So how in the world did the league not know about Staral's criminal history and financial issues?!
"In my entire 26-plus years in the league, I had never done a criminal background check on a prospective owner," Kurz told Obert. "We should have. I learned my lesson. We will do that now."
Whaaaaaaat?! You're giving a guy the keys to your largest-market team, located in the same city as league headquarters, and you don't do a basic background check on the guy?!
Well, you and Staral must go way back, then, if you didn't think due diligence was necessary to protect the league and all the other team owners. Right?
Danny Ecker of Crain's Chicago "spoke with Mr. Kurz in February shortly after Mr. Staral purchased the team. Mr. Kurz said he didn't know Mr. Staral until a week before the deal and was under the impression that he was one of the investors that the team's previous owner, Julee White, had lined up to help fund the team. 'I like his enthusiasm, I like his desire to dig in and be a hands-on owner,' Mr. Kurz said at the time. 'He's not someone who is coming in knowing everything, but he's a quick learner.'"
Oh, so Kurz had known Staral for a week and kind of thought that Staral was a business partner with White, who had nearly run the Rush into the ground a month or two earlier, who stopped paying the bills, who couldn't be located for explanations, who got booted out of the league.......... But he was so enthusiastic!
In very very very VERY recent memory, Kurz had just gotten suckered by White, and now it happens again with Staral.
Holy Mother of Pearl, the ineptitude here is absolutely staggering!
The Sun-Times had this beautiful quote from "consultant Marc Ganis, who has advised teams in the NFL and other professional leagues through his firm, Sports Corp.:
"This isn't just embarrassing for the AFL, it demonstrates immense incompetence. This information [about Staral] was available to anyone. The indication to me is the AFL is in worse shape than anyone believed — if this is any indication of the competence of the AFL management, the league is in real trouble."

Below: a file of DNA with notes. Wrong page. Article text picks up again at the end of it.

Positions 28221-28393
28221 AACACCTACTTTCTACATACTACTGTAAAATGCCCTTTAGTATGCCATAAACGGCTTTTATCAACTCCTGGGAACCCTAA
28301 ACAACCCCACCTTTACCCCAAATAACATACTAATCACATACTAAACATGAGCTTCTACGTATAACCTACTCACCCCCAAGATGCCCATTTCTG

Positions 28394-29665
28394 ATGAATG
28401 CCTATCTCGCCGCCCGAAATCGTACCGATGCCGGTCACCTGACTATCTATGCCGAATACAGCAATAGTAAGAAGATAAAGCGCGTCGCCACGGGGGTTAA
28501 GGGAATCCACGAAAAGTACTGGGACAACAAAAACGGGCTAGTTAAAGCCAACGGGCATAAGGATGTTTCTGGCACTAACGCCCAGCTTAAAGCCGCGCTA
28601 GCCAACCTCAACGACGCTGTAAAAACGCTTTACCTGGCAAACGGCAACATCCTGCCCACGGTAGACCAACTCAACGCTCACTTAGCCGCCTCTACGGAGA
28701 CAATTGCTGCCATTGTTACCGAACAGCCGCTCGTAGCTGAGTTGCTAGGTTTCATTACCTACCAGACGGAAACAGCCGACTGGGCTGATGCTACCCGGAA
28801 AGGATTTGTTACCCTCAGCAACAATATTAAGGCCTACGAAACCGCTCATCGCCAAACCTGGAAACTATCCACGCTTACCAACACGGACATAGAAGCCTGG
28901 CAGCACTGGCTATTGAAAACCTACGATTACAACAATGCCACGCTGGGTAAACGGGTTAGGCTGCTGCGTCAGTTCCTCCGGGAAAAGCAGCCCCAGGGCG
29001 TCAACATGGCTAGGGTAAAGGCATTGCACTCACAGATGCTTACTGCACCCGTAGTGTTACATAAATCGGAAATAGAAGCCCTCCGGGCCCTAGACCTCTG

Whoever was in charge when Staral sold Kurz on his line of bull should be fired. That person WOULD be fired in any business on the planet.
"Everything is my responsibility. It's my responsibility. I'm in charge," Kurz told Obert out in Arizona. "Owners entrusted in me to be in charge. They've empowered in me to be in charge of the day-to-day operations of the league."
The owners might want to rethink who they entrust to be in charge. When your commissioner thinks his "biggest fault is that I believe in people when they tell me something" -- as Kurz told Obert -- your league is in a world of hurt.
When your league-wide attendance is the lowest it's been since 1989-- and your commissioner tells Obert, "Every business I know of has challenges. We have come so far. We brought a business out of bankruptcy. We're doing OK." -- you and I have a far different definition of "OK."
Fans have to work WAY too hard to consume the Arena Football League's product. The league keeps feeding its fans nothing but puff pieces and refuses to address serious issues. Teams come and go every year, rarely with any mention of it by the AFL (Exhibit A: the Dallas Vigilantes). The league absolutely destroys the Chicago Rush by letting any crook and con artist off the street "own" a team (as long as he's enthusiastic, of course).
Why on earth would any fan want to give the AFL one single cent of their money or one single second of their time? It's no wonder attendance has tanked!
Fool me once, shame on you. Fool me twice, shame on me.
In the words of The Who, we won't get fooled again.
So far, my observations about the Chicago Rush have been about as accurate as my NCAA basketball bracket.
After a 76-61 shellacking at the hands of the visiting Spokane Shock on Easter Sunday, the Rush sit at 0-2 on the season and in desperate need of some sort of change in the area I thought would be their strong suit: the defense.